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    Quote Originally Posted by dudleyc View Post
    This is a little aside, but I have a 16.2 oldenburg who will be showing PSG/I1 next year. I'm already wondering how I am going to fit the 5 4-tempe changes on a diagonal. Generally, coming out of the corner, I need 2 strides to set her up then the 5-4 times are 20 strides then a stride to the corner so that is 23 strides, if I canter in the nice forward jumping canter to get the best expression in the changes......I recall a dressage radio interview where Heather Blitz was talking about this problem with Paragon.
    That can be an issue with bigger (moving) horses - riding a volte, fitting the tempis in, riding a well balanced corner and immediately coming out of that corner to do a movement. The smaller horses have an advantage in certain movements. But OTOH - the smaller (moving) horses have to maintain medium and extended work a lot longer - there are more steps for them in that diagonal, so more strength and balance required for those movements.

    Another thing that makes it tough with a BIG horse - people don't think about this until they get to a show - stabling! Many shows use 10x10 portable stalls - your 18 hand horse will be less comfortable in such a stall.

    I understand the court was originally designed around a "16 handish" horse. That was a big horse way back when.

    Personally, I think the "right size" is one that an individual rider feels most comfortable with. There are smaller horses doing quite well and there are bigger horses doing quite well. A small horse with big movement is just as eye catching as a big horse with flashy movement.


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  11. #11
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    Quote Originally Posted by cnm161 View Post
    Depends on the rider. Paragon is something like 18hh, but Heather Blitz is also super tall (>6') and super accomplished. Clearly he's not too big for her. However, an 18hh horse with my short stubby 5'4" self would be a tough sell.

    My FEI guy is 17.3hh, and that's at the tiptop upper limit for me size-wise. I honestly would prefer 16-17hh but it turns out that particular height range is quite expensive.
    I'd have a hard time at 5'3" even getting on a horse like that with a mounting block.



  12. #12
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    That can be an issue with bigger (moving) horses - riding a volte, fitting the tempis in, riding a well balanced corner and immediately coming out of that corner to do a movement
    This is my point exactly. The exercise I found most hard with my previous PSG horse was actually the 10m circles! But he was a 17"2 Oldenburg stallion and it was really hard to keep his hind end engaged.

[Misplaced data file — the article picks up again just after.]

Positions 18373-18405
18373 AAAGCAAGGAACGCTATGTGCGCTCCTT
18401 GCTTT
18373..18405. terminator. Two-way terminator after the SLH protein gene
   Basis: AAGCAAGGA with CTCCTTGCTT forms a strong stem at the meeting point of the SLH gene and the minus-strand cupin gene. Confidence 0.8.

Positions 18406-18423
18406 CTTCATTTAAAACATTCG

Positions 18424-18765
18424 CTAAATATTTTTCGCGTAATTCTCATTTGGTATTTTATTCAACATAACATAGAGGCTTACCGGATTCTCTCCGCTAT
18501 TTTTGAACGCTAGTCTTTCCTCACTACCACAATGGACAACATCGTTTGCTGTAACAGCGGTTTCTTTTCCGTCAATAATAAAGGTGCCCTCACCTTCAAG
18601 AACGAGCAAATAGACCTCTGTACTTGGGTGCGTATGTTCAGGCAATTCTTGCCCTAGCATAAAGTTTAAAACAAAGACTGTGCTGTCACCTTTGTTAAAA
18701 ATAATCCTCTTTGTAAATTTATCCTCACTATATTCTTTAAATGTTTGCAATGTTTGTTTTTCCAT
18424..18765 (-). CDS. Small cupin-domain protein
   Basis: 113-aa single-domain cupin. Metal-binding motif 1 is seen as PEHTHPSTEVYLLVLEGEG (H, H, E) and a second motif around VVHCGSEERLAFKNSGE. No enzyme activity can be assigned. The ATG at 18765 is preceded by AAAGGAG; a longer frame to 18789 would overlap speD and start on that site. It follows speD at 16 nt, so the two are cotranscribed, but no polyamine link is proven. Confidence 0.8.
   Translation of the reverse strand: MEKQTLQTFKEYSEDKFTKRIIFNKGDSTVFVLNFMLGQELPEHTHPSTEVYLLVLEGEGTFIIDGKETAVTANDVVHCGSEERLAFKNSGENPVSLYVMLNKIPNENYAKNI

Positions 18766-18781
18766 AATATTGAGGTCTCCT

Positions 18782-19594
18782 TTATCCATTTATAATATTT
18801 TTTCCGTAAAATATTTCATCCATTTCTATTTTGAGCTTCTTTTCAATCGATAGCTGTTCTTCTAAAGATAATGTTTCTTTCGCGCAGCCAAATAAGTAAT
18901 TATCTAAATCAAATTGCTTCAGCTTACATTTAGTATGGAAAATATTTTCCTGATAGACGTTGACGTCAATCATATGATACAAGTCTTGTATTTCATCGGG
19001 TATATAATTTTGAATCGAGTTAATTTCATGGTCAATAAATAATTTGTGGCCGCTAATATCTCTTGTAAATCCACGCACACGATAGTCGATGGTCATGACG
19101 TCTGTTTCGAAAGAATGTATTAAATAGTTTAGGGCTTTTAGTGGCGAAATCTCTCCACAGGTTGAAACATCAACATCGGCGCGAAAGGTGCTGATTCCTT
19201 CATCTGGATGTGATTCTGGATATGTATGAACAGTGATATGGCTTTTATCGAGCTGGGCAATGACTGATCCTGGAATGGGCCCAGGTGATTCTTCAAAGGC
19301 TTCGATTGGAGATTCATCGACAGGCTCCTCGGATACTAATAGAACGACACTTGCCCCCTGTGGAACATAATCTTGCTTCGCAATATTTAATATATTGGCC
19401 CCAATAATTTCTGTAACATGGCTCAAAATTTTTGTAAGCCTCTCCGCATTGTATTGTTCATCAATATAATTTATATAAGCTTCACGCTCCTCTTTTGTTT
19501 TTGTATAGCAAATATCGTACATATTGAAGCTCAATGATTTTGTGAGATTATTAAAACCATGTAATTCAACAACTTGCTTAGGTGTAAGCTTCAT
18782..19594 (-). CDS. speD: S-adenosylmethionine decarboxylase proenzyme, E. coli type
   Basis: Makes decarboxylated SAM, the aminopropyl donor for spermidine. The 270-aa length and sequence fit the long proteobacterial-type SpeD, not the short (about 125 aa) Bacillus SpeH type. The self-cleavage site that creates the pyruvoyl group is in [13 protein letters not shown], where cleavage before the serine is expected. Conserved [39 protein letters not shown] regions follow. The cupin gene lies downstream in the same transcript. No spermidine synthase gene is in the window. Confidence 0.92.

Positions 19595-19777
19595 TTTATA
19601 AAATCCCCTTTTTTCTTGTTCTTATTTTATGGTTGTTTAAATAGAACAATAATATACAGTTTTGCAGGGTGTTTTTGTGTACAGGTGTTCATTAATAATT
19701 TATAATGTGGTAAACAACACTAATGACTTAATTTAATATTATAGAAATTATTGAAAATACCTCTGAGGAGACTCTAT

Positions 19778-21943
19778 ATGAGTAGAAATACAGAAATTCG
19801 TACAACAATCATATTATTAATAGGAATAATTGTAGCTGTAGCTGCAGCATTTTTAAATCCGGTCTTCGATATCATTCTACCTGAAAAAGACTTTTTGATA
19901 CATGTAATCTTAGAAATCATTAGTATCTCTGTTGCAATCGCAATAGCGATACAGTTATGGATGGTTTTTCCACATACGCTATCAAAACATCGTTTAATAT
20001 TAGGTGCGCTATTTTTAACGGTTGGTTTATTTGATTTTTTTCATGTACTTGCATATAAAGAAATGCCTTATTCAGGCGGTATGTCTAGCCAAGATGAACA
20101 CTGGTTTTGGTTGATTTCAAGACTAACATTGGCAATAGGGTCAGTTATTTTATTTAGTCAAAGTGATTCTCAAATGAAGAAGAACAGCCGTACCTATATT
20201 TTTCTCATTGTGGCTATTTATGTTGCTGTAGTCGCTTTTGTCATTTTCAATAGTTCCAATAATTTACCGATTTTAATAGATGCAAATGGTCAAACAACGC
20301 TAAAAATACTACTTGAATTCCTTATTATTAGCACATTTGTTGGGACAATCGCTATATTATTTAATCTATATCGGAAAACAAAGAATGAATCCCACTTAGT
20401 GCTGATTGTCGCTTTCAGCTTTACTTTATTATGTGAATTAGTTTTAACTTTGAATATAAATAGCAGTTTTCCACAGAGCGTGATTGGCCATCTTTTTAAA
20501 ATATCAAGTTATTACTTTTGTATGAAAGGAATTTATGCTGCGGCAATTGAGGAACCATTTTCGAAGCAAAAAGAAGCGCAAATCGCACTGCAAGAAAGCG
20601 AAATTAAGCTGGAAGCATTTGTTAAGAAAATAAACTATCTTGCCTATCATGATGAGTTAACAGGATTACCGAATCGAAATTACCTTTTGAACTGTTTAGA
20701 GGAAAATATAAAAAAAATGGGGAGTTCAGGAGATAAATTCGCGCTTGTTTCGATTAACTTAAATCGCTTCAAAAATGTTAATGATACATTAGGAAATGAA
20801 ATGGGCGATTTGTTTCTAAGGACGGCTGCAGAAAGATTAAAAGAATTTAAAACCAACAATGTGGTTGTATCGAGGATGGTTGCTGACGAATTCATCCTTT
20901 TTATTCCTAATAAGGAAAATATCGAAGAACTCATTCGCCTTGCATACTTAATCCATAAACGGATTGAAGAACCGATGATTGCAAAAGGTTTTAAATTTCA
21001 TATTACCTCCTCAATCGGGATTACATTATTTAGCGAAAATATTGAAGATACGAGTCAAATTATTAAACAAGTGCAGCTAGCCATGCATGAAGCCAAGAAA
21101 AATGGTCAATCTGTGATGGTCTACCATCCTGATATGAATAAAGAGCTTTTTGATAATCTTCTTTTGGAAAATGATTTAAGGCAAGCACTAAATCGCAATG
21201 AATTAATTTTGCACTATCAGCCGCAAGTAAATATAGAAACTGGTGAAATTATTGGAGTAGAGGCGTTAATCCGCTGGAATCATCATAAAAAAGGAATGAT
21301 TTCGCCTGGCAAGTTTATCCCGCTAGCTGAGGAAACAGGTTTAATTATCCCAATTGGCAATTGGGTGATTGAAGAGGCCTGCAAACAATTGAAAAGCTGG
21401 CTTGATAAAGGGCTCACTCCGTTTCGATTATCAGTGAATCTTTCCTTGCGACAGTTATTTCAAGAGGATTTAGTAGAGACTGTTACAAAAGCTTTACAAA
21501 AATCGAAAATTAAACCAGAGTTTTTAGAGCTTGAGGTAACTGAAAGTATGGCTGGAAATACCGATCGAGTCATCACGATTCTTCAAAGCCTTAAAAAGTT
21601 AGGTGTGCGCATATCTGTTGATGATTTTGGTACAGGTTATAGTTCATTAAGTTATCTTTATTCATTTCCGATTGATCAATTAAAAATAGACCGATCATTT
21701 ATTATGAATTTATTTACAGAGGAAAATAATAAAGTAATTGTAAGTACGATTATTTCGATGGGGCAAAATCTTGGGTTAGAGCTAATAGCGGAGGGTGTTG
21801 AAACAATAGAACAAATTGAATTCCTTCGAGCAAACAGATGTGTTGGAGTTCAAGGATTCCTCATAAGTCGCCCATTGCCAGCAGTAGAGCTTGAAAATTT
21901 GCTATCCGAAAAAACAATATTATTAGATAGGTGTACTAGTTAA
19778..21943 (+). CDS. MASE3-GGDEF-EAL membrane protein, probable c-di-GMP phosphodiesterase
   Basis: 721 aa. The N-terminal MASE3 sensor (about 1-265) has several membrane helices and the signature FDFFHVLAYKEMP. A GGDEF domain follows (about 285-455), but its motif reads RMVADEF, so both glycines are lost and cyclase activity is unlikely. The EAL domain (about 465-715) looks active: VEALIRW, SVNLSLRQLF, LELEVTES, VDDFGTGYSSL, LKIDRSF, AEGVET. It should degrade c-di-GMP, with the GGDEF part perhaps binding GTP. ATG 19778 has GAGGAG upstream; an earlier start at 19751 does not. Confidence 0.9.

13. #13
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    Quote Originally Posted by SCMSL View Post
    Ok, so I'm 5'8" and my 4 year old mare is currently 17'. I am planning on breeding her next year to a stallion who has a reputation to put an extra 3" on the foals.

    Is it a bad idea?
    I bred my 17+ mare to a stallion that is 16.1 and I did not know at the time he tended to add height and thought he would tone down her height. The resulting foal is pushing 18hh (except for height the foal was exactly what I wanted). So depends if you want or want to risk ending up with an 18hh horse
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  14. #14
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    Quote Originally Posted by SnicklefritzG View Post
    I'd have a hard time at 5'3" even getting on a horse like that with a mounting block.
    Thank God for 3-step mounting blocks.



  15. #15
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    At the Olympics there were more small horses than tall ones. Several medallists were in the 15.2-16hh range. I don't think any were 17.2-18hh. The majority were 16hh-17hh.

    The only classes where height is an advantage is the young horse classes as a big horse fills the eye better. At Grand Prix soundness and expression are the most important things and it's easier to keep a smaller horse sound. It's also easier to keep a smaller horse balanced. Once the horse is balanced and doing the movements then you can add in the flash.

    If I had a choice between a 15.2 and a 17.2 of equal quality I'd choose the smaller horse.